Members of Congress have often raised concerns about budget deficits to block aggressive job creation legislation. These concerns are entirely misplaced for a number of reasons, including the fact that the prime contributor to today’s large deficits is the weak economy. Making matters worse, lawmakers tend to use incomplete accounting when debating the deficit impacts of job creation legislation, as a new Economic Policy Institute memorandum explains.
The memorandum shows how the $75 billion price tag of a major job creation bill, the Local Jobs for America Act (LJAA, H.R. 4812), introduced by Rep. George Miller, greatly overstates the legislation’s actual effect on the budget deficit. Because the LJAA would preserve and create jobs in local communities around the country, including jobs for teachers and public safety personnel that are slated to be cut due to budget constraints, it would lead to higher income and payroll tax receipts as well as reductions in spending for safety net programs like unemployment insurance. These effects would offset an estimated $39 billion of the bill’s $75 billion in outlays.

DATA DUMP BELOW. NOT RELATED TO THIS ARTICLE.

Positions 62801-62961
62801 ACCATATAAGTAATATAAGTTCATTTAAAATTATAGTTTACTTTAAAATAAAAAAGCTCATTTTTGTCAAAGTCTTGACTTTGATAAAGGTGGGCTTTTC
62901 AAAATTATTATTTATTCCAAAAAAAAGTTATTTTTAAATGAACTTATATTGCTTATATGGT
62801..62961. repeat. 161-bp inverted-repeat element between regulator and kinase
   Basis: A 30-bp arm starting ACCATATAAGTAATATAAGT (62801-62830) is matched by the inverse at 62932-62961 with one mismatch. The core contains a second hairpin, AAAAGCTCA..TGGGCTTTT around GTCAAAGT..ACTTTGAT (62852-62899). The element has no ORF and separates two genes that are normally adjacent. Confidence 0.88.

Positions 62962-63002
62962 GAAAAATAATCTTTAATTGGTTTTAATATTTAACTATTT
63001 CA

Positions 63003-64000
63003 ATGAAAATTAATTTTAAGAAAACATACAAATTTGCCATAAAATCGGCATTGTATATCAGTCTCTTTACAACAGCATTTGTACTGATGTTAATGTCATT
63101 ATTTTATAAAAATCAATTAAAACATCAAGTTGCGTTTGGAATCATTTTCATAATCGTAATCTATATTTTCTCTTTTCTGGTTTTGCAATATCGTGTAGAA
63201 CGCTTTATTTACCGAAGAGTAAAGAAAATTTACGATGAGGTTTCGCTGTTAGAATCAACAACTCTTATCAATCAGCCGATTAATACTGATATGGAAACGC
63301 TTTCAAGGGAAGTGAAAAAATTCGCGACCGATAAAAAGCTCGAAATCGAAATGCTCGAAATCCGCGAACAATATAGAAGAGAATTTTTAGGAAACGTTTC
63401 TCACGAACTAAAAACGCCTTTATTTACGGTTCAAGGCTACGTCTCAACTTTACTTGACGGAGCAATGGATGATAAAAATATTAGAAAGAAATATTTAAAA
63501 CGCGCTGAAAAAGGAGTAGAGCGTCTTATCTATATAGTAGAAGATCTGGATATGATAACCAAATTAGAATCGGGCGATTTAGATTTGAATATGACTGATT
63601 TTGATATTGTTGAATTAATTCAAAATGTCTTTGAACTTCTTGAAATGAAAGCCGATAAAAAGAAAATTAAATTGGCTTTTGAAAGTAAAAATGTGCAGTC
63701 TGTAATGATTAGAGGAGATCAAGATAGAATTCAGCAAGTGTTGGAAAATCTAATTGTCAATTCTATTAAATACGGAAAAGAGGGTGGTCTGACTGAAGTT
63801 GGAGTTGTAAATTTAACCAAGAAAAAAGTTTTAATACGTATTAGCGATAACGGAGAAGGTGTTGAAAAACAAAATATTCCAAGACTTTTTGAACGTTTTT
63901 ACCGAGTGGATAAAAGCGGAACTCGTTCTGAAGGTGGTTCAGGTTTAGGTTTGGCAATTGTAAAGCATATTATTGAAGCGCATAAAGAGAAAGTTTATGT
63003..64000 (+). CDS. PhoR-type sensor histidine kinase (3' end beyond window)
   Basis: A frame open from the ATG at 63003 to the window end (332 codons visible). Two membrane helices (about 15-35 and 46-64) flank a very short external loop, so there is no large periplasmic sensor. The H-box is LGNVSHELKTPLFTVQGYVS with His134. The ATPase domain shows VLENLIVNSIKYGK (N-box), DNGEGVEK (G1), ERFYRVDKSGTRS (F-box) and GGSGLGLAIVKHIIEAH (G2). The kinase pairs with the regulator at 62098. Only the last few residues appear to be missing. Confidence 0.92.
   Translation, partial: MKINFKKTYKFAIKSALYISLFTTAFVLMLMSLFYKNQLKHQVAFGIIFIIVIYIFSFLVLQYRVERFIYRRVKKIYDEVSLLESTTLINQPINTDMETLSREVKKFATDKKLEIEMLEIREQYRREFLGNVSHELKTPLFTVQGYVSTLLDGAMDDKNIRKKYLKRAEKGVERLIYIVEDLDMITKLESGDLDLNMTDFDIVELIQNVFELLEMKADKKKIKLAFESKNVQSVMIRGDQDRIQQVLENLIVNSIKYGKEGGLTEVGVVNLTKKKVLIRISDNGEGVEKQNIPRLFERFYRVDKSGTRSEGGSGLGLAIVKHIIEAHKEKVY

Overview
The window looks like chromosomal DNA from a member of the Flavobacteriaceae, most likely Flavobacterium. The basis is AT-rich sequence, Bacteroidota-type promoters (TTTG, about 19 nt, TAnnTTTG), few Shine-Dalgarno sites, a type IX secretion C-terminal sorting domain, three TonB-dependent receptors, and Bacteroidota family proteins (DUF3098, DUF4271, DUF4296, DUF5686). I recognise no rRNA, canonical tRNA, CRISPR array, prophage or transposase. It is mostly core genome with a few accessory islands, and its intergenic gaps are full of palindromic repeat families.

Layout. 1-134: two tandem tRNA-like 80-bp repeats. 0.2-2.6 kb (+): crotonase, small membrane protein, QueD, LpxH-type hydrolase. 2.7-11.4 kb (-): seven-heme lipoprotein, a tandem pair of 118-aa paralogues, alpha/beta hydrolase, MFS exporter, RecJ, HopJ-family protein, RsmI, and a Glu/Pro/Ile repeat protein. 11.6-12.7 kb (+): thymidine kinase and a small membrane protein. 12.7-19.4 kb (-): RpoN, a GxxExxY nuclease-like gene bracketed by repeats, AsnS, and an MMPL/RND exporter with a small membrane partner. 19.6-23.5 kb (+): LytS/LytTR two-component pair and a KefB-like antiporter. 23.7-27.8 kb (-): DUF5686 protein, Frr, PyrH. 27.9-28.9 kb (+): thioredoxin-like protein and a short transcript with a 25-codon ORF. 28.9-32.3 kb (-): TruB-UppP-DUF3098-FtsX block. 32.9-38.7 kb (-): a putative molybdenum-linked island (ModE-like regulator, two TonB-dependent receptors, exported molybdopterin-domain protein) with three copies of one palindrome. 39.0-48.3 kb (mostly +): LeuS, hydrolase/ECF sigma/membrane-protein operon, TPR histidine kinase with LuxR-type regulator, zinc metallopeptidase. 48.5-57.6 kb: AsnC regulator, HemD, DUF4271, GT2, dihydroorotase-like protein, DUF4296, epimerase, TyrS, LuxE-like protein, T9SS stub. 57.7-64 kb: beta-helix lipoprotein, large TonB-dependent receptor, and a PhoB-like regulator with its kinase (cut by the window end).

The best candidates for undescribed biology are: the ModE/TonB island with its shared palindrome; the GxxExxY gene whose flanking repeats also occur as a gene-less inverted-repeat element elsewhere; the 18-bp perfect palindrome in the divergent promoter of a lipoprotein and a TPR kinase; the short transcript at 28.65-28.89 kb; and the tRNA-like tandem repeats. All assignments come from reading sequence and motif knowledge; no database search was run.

Using the LJAA as an example, the memo illustrates how, so long as there is high unemployment, legislation that boosts job growth will be partially self-financing and will have net impacts on the federal budget deficit that are quite a bit lower than the headline price tag.